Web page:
Measured vs. Calculated U-Values: New Publication

Researchers at the University of Applied Sciences and Arts Northwestern Switzerland compared measured U-values and calculated U-values of unheated basements in typical Swiss houses. They conclude that the calculated U-values are often higher (i.e. worse) than actually measured U-values. Therefore, U-values should be measured when assessing the thermal behavior of buildings for energy demand calculations.

Caroline Hoffmann and Achim Geissler (2017): The prebound-effect in detail: real indoor temperatures in basements and measured versus calculated U-values. Energy Procedia 122, 32–37.

Why is this finding important?

The authors of this paper asked 10 energy consultants (experts for Swiss cantons’ building energy label GEAK) to calculate the U-values. They were given detailed descriptions of the constructions but the consultants needed to make their own assumptions in regard to thermal conductivity values of the materials involved. This is the typical situation for energy consultants. Usually they then take conductivity values listed for the different materials. This approach does not take into consideration that these values usually are derived from measurements in controlled environments. In real situations however, the actual values may be quite different due to the aging of materials and other influences of the environment. It is therefore advisable to actually measure the U-value in order to get a solid understanding of a building’s thermal behavior.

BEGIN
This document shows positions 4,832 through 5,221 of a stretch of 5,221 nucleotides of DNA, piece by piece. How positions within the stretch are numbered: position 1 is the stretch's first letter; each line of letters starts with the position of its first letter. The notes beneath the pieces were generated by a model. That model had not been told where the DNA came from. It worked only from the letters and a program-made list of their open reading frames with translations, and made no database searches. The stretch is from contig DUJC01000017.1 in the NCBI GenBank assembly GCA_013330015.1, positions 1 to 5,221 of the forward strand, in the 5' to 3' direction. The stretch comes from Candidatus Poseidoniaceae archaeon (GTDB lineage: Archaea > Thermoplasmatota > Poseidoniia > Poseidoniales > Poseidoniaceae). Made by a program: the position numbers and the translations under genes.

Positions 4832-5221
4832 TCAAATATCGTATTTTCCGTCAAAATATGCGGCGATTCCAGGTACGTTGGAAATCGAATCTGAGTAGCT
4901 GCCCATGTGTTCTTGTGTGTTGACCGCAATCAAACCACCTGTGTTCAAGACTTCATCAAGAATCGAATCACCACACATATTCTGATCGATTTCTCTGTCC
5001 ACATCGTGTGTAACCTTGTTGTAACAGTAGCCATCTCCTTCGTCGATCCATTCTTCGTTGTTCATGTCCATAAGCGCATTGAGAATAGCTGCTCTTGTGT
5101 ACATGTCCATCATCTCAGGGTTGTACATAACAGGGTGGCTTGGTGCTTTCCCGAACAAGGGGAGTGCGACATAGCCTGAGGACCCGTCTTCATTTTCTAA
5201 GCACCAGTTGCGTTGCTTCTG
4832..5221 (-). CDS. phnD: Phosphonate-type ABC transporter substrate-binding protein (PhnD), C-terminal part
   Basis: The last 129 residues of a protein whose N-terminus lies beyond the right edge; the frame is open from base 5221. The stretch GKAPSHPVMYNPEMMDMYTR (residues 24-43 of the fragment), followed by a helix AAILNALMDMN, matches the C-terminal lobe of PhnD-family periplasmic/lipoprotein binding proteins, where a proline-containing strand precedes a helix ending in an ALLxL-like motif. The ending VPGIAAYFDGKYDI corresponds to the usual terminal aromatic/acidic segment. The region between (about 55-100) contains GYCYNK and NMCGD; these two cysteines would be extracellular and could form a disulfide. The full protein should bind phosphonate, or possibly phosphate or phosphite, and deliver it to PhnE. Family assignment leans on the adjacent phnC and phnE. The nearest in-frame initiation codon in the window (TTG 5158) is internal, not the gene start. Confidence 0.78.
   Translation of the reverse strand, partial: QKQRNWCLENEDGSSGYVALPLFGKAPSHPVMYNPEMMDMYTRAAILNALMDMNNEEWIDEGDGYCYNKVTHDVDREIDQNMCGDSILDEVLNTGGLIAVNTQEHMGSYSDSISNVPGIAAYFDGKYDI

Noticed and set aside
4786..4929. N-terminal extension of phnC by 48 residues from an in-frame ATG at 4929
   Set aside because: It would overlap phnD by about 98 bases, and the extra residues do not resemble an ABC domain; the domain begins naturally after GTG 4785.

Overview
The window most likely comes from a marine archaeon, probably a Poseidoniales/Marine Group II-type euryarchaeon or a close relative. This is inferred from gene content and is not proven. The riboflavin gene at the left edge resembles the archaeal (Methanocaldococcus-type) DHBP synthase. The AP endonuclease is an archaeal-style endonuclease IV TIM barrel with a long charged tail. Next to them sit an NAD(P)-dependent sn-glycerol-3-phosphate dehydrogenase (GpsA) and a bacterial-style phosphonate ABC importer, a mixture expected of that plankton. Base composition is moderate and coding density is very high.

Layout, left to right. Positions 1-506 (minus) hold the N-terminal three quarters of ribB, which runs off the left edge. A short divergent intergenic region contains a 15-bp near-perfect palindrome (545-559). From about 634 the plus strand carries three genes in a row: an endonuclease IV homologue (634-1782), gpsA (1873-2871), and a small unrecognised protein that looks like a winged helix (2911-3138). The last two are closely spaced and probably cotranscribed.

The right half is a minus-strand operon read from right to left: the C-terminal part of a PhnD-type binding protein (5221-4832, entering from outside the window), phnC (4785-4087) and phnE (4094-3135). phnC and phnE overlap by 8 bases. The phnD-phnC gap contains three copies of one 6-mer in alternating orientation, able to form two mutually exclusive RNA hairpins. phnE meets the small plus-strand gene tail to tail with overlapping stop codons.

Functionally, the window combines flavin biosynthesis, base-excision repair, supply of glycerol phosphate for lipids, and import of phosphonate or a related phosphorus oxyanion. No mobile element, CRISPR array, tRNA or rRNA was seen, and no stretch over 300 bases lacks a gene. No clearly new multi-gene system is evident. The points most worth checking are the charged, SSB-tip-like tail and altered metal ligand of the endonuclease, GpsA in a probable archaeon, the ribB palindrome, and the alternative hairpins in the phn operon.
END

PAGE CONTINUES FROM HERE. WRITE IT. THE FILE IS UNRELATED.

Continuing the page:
The results of this research are consistent with the findings of a similar study commissioned by the Swiss Federal Office of Energy.

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